NY Judge orders consolidation of two cases brought by ex-FXCM clients
The two consolidated cases are brought by former FXCM clients who allege they suffered harm as a result of the undisclosed relationship between FXCM and Effex Capital.
Judge Paul A. Crotty, of the New York Southern District Court, on Thursday ordered the consolidation of two legal actions brought by former clients of FXCM, who allege they suffered damages as a result of the undisclosed relationship of the broker and Effex Capital.
The order comes in response to a motion by the plaintiffs to consolidate the two cases – Cardi et al v. FXCM, Inc. et al (1:17-cv-04699) and Nguyen v. FXCM Inc. et al (1:17-cv-02729).
In the order, seen by FinanceFeeds, Judge Paul A. Crotty attributes his decision to the fact that the two actions present similar factual and legal issues, as they both involve the same subject matter, and present, for the most part, the same legal issues. Both actions are securities/commodities/exchange actions with a similar fact pattern and the same defendants, including Global Brokerage Inc (NASDAQ:GLBR), formerly known as FXCM Inc, Forex Capital Markets LLC, Global Brokerage Holdings, Drew Niv, William Ahdout, Effex Capital and John Dittami.
Also today, the Court named the law firms of Gainey McKenna & Egleston and Levi & Korsinsky, LLP as Interim Co-Lead Counsel for the consolidated actions. The list of responsibilities of the Interim Co-Lead Counsel include, inter alia, coordinating the preparation and filing of a Consolidated Amended Complaint, and any subsequent pleadings, as well as coordinating the briefing and argument of all motions.
Interestingly, Vantalie Nguyen (one of the plaintiffs) and FXCM have agreed to stay the proceedings against the so-called FXCM defendants: Global Brokerage Inc (NASDAQ:GLBR), Forex Capital Markets LLC, Global Brokerage Holdings, Drew Niv, and William Ahdout, pending arbitration. The stay is due to the fact that Nguyen is a former client of FXCM and that the Client Agreement contained an arbitration clause.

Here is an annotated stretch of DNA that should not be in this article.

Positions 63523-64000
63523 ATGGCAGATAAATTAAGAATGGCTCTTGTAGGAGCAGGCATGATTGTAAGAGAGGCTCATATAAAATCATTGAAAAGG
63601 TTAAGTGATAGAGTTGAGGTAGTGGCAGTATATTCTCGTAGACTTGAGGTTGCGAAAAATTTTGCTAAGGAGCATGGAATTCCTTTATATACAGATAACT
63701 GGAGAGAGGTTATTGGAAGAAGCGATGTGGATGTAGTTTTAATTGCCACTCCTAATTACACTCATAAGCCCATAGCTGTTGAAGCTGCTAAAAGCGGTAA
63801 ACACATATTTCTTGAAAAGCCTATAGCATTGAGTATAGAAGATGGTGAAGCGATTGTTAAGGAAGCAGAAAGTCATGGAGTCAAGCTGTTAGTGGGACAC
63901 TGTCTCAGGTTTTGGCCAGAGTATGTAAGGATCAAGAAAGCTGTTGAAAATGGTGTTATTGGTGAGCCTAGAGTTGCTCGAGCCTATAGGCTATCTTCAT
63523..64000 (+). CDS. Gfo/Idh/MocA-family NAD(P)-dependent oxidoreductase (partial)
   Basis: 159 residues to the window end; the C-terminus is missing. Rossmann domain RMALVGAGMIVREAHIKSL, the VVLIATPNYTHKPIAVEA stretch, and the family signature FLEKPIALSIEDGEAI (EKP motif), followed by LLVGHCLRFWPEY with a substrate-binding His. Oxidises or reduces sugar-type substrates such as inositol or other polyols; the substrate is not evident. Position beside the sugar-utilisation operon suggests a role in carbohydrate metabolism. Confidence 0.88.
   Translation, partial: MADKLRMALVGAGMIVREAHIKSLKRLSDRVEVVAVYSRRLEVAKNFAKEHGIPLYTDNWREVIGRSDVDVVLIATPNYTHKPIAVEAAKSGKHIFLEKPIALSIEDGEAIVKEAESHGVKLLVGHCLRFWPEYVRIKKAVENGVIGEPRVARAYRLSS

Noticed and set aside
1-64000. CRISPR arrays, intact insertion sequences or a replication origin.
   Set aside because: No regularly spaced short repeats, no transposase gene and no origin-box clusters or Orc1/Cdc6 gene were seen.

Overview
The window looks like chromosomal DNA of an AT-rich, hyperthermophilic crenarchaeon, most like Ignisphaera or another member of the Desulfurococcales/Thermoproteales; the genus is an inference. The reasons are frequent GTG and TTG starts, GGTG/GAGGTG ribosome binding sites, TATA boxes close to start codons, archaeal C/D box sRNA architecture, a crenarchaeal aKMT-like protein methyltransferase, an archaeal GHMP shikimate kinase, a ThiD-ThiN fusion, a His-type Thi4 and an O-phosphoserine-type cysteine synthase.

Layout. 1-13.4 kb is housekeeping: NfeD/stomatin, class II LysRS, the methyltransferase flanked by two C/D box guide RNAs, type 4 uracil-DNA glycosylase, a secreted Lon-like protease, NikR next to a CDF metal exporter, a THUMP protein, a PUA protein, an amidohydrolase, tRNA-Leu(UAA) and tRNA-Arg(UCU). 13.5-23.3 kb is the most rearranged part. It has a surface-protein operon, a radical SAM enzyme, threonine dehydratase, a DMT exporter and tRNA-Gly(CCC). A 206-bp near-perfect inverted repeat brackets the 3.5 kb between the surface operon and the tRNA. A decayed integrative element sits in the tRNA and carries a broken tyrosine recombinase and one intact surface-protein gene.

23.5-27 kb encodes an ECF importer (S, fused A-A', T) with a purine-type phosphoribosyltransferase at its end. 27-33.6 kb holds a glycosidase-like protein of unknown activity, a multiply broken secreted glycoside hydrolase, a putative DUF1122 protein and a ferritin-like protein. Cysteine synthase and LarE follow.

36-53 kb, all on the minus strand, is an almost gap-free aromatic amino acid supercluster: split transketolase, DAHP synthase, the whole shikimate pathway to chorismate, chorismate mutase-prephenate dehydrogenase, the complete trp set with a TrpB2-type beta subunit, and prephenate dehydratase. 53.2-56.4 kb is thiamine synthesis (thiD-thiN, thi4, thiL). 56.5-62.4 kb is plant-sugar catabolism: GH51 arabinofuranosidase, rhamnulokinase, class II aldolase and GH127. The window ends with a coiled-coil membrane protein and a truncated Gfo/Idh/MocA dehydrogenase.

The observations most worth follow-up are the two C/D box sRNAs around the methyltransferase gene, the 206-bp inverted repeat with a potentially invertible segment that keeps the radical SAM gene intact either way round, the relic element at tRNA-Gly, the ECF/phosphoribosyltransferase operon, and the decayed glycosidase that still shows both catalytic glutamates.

FXCM is also defending itself in a “mega” lawsuit brought by a class of plaintiffs who bought securities in the company and allege harm as a result of the drop in the share price of the company following the February 2017 settlements between the broker and US regulators. Earlier this month, the so-called FXCM defendants filed a Motion to dismiss the class action. In the document, the allegations made by the plaintiffs are called “boilerplate mantra” and the broker claims that its agreement with Effex did not harm FXCM retail customers or cause them to lose money on their trades. The company also argues the agreement “provided significant financial benefits to FXCM customers”.
The legal actions continue at the New York Southern District Court.